BAR HARBOR, Maine — A 22-year-old New Hampshire woman who was a student at the University of Maine died Saturday after a fall from the Precipice Trail on Champlain Mountain in Acadia National Park.

Shirley Ladd, a senior at UMaine, fell about 60 feet and suffered multiple injuries, according to a statement issued by park rangers.

Ladd, who was hiking with one companion, fell at about 11 a.m. She was pronounced dead at 5:07 p.m. at Eastern Maine Medical Center in Bangor.

Park Ranger Supervisor Richard Rechholtz said Sunday the woman was about three-quarters of the way to the summit and had not yet reached the part of the trail where the cliff becomes more sheer, with multiple metal rungs and ladders that assist hikers. She was on a section of trail that included a switchback, he said, and when she fell, landed on another section of trail below.

“You need to pay attention if you’re going to hike that trail,” Rechholtz said. “It’s one of the most challenging nontechnical trails on the East Coast.” A technical trail is one that requires hikers to use ropes.

Ladd’s hometown was Barnstead, N.H., according to UMaine Public Affairs spokeswoman Margaret Nagle. She was a psychology major with a minor in business administration who worked in the New Balance Student Recreation Center on campus, most recently as a student building manager.

“She was pretty well known on campus,” Nagle said Sunday.

A cellphone call alerted public safety officials to the fall, Rechholtz said. A nurse and a paramedic who were hiking on the trail attended to Ladd.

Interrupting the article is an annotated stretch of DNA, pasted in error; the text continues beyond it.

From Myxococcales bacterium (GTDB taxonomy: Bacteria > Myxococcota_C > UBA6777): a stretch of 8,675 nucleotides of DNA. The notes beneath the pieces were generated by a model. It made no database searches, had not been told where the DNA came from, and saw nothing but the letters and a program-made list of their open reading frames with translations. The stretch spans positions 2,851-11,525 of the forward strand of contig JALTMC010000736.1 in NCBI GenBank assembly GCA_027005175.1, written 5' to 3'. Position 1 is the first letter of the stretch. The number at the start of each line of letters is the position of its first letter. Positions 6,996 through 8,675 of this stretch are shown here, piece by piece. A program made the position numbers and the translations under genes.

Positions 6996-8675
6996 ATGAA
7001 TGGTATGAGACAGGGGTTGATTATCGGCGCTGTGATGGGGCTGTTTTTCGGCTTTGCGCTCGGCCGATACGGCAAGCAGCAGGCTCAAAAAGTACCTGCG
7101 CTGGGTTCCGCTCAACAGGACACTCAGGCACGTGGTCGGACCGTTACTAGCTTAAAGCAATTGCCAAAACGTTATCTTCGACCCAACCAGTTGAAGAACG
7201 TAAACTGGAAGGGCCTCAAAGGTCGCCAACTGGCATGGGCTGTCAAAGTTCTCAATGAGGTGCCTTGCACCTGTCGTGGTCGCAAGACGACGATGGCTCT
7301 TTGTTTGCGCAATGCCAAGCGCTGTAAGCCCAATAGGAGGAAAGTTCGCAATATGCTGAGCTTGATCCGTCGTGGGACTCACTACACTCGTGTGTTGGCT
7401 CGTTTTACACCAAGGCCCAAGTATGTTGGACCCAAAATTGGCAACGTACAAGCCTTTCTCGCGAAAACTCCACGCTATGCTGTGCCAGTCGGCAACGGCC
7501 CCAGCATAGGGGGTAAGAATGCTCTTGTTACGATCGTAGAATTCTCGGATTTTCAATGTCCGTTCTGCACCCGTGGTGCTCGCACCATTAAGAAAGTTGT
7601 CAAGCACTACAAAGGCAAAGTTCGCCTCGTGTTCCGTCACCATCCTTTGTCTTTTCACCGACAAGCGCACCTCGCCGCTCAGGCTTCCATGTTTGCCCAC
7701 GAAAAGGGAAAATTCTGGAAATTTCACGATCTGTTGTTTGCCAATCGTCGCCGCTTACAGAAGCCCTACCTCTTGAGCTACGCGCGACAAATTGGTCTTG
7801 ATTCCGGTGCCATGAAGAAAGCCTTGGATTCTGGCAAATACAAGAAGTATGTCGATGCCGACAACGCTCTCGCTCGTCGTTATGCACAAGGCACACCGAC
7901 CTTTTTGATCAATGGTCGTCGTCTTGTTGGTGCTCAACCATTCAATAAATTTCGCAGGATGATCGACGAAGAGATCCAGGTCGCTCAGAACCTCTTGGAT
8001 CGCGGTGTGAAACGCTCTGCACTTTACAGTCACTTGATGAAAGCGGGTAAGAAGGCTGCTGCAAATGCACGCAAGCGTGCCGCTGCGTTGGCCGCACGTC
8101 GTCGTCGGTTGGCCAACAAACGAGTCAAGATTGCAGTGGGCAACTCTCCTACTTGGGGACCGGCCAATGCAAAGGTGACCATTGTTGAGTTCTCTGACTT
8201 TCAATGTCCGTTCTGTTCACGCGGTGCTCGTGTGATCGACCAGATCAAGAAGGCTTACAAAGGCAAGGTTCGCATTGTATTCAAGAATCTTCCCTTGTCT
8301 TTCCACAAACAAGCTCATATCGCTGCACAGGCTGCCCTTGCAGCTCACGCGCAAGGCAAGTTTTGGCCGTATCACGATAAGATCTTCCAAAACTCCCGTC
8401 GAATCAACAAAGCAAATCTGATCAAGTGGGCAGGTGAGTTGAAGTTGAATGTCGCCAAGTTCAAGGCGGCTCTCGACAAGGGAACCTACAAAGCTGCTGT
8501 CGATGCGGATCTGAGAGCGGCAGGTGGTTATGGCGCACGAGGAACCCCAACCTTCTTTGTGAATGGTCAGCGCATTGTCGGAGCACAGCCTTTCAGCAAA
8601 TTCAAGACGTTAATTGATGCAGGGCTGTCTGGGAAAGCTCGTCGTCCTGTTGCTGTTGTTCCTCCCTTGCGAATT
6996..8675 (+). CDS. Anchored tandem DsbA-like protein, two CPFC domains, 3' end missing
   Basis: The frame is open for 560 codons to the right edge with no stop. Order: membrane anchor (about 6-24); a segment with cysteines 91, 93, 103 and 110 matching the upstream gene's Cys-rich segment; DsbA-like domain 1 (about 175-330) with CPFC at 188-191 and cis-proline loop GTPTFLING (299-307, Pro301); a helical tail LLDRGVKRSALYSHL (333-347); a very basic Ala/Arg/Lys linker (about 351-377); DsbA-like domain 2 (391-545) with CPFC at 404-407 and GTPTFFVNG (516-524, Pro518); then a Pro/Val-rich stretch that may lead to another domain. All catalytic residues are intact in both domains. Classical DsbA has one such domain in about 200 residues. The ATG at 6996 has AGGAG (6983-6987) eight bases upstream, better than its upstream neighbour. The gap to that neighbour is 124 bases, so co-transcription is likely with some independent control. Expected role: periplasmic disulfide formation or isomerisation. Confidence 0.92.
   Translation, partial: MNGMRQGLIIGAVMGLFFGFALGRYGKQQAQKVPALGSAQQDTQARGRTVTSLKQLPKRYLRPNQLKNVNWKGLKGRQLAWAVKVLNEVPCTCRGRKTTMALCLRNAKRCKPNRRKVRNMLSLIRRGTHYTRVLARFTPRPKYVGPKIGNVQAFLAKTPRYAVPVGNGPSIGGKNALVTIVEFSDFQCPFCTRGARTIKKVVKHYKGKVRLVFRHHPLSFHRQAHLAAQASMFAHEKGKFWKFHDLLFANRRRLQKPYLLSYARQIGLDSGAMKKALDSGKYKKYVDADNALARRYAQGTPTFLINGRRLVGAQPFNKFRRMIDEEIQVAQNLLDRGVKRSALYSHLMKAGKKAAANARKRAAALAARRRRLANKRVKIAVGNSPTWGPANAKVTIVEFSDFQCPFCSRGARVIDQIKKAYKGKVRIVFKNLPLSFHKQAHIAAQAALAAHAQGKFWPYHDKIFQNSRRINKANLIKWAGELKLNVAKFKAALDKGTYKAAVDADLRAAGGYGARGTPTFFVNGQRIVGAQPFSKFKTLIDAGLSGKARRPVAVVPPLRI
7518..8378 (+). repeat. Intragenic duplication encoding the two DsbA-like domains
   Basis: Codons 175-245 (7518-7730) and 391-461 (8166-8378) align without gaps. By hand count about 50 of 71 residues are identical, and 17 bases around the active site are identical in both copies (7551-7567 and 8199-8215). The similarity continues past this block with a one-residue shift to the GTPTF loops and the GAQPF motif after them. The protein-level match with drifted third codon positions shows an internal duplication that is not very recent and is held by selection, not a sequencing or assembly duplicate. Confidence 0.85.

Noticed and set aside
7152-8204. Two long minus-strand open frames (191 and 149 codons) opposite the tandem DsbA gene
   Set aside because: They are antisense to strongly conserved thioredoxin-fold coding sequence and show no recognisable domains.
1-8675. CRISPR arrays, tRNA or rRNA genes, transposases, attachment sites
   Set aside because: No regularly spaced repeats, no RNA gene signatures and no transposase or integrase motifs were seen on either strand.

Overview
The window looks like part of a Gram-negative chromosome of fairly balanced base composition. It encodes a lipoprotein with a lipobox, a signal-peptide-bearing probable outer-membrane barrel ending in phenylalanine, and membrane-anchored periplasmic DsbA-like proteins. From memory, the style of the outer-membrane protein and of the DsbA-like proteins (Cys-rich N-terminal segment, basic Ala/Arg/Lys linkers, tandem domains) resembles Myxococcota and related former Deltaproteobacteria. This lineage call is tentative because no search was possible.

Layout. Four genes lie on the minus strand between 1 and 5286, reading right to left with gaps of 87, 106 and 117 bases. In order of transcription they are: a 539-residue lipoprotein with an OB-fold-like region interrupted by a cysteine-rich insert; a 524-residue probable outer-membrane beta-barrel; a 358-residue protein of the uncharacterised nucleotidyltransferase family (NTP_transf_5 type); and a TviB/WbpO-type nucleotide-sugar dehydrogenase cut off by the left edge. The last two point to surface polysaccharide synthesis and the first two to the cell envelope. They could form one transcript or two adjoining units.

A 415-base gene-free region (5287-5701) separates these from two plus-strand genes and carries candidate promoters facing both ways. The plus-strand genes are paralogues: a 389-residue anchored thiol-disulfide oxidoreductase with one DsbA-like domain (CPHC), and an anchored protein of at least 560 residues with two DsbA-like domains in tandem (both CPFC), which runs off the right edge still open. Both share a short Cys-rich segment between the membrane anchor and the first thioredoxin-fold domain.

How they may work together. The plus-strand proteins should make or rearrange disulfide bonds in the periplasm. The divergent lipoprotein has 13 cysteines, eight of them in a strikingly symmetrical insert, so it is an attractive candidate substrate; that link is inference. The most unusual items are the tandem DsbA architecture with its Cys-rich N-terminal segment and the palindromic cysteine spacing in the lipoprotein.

Rangers, the Mount Desert Island Search and Rescue team, the Bar Harbor Fire Department’s paramedics, Acadia Mountain Guides and LifeFlight of Maine worked to carry the woman to the summit.

Ladd was strapped to a litter and, with a series of anchors and pulleys, was raised 250 vertically to the top of the mountain. The LifeFlight helicopter landed at the Champlain Mountain summit, Rechholtz said, when it was determined that it was easier for rescuers to climb down to the woman rather than climb from the trailhead.

It took almost six hours to get the woman to the helicopter, he said.

The LifeFlight aircraft returned once to Bangor to pick up more medical staff, Rechholtz said, and returned a third time to the summit with more supplies. In all, 39 rescuers helped.

“Our thoughts are with her family, friends and the many people on campus who knew and loved her, and whose lives she touched,” Robert Dana, UMaine vice president for student affairs and dean of students, said Sunday. “As one of our student managers at the fitness center, she was well known for her outgoing personality and customer service. She was always ready with a smile. Shirley was a strong leader among her peers. She will be missed by so many in our community.”

Any student who wants to talk with someone about the death can contact the UMaine Counseling Center at 581-1392, Nagle said. Faculty and staff with similar concerns can contact the Employee Assistance Program at 581-4014.